Chase Competition Engineering is latest approved Daytona Prototype. DAYTONA BEACH, Fla. (October 4, 2002) -- Grand American Road Racing Association has approved the chassis designs of Chase Competition Engineering in Richmond, Va., for...
Chase Competition Engineering is latest approved Daytona Prototype.
DAYTONA BEACH, Fla. (October 4, 2002) -- Grand American Road Racing Association has approved the chassis designs of Chase Competition Engineering in Richmond, Va., for competition in the Daytona Prototypes class. Company president Robert Chase has been a frequent competitor in the Rolex Sports Car Series, driving the Marcus Motorsports BMW M-3 on several occasions.
"A new chassis jig is being built as we speak. The fabrication of the first car will start next week," Chase noted. "Our fixtures are designed multi-faceted, to build new chassis and to verify specifications on chassis after they have been raced. If one of our cars is damaged, we can put the chassis back in the jig and repair it rather than replacing it.
Chase added that he plans to drive the first car he is building and that a second one will be available for funded drivers or a team. "We will be ready for the 24 Hours and plan to run the entire Grand-Am schedule," he continued. "My company has designed a complete rolling chassis and Crawford Composites will be supplying the bodywork."
Chase noted that he is planning to use a Chevrolet LS-6 engine in his first car. His company has an in-house engine department that builds winning engines for NASCAR competition and a chassis dyno. He said that his company will be selling complete rolling chassis to customers who will then choose their own bodies and engines from Grand American's list of approved suppliers. Turnkey racecars will also be available.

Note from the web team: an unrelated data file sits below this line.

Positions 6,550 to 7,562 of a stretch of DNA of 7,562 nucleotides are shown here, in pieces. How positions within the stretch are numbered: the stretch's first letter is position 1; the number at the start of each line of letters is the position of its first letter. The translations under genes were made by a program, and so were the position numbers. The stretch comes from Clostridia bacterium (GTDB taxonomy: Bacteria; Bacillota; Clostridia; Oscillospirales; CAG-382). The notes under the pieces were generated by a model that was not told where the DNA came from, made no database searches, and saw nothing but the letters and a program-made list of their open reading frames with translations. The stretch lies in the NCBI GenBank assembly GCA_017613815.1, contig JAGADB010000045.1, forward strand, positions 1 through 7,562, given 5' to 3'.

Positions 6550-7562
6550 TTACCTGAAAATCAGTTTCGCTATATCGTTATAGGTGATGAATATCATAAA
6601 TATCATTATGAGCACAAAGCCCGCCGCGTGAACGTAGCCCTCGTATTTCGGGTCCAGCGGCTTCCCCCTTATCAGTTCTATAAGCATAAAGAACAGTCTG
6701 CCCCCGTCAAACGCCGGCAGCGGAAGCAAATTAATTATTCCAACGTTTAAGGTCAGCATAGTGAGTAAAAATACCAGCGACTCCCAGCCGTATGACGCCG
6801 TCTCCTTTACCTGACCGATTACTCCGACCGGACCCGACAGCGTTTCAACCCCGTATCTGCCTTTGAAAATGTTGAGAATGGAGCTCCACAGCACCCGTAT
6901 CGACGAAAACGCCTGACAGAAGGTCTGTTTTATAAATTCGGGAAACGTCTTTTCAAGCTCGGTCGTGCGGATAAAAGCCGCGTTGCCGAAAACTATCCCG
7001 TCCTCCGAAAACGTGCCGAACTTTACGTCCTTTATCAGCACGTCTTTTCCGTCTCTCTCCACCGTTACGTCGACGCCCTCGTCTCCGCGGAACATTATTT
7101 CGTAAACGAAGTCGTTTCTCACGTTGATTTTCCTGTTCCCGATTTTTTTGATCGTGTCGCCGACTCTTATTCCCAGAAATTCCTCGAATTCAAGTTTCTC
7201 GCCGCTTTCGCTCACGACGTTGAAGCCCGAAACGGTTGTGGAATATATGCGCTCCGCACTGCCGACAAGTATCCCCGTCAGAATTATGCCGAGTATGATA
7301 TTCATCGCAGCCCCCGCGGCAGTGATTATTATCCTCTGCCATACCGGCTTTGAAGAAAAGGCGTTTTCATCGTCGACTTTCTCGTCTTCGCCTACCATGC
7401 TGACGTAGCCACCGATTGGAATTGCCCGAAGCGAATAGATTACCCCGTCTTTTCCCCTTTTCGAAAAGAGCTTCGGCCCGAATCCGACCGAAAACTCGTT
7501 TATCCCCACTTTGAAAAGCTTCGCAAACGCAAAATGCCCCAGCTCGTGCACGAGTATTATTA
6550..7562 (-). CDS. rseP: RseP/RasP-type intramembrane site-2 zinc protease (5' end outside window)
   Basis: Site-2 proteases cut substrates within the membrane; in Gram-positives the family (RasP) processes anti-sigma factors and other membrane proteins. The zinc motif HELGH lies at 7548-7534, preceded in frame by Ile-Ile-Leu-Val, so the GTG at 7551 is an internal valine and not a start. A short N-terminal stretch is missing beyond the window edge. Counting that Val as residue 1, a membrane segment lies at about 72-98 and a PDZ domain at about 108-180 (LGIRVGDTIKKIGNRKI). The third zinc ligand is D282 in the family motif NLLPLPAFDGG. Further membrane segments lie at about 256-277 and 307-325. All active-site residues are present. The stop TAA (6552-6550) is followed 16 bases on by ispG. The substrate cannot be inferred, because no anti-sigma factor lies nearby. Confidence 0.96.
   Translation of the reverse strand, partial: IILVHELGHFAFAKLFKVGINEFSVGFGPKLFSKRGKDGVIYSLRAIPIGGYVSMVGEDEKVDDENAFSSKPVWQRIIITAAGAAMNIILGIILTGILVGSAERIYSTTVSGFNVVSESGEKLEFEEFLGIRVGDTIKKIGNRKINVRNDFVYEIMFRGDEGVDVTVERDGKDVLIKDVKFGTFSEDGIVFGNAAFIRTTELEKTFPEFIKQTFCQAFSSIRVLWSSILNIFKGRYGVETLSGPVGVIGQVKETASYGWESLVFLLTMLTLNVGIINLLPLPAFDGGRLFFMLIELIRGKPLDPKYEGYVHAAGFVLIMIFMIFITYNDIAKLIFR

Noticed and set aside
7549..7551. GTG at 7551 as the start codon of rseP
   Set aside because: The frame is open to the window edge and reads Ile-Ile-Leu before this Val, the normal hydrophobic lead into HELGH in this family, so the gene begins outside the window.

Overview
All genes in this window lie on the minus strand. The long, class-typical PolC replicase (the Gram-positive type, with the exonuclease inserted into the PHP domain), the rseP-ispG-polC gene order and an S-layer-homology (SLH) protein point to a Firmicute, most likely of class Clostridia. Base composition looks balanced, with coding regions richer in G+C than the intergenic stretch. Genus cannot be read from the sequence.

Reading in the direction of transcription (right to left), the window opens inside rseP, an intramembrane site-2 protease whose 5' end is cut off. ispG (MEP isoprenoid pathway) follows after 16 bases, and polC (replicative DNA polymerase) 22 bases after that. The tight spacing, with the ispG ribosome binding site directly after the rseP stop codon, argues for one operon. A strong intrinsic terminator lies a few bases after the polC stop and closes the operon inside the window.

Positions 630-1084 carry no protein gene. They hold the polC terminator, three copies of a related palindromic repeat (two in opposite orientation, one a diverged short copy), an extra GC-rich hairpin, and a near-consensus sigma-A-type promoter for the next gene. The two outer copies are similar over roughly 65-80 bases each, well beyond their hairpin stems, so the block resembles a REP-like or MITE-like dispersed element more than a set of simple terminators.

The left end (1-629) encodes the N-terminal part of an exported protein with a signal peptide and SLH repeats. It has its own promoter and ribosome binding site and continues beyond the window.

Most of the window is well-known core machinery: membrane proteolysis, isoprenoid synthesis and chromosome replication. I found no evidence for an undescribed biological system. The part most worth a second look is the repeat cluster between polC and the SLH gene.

"We've been working for a while on this project," Chase said. "We've got our own suspension design and we're confident we've got a good car. Grand-Am's formula for the Daytona Prototypes makes it possible for constructors like us to build these racecars efficiently and very competitively."
"Robert has a lot of knowledge when it comes to building race cars," Grand American's Mark Raffauf noted. "He is associated with Townsend Race Cars in Ashland, Va. They build over 100 racecars a year for several NASCAR racing series." In the past three years Townsend cars have won over 700 races.
Raffauf also pointed out that Chase Competition Engineering is the tenth company approved as a Daytona Prototype chassis constructor. "It's good to have another company ready to build cars," he added. "As we get closer to next year's 24 Hour, the interest in purchasing cars is starting to explode. I am certain we will need this additional manufacturing capacity to meet demand."
Chase Competition Engineering has named its chassis the Orion.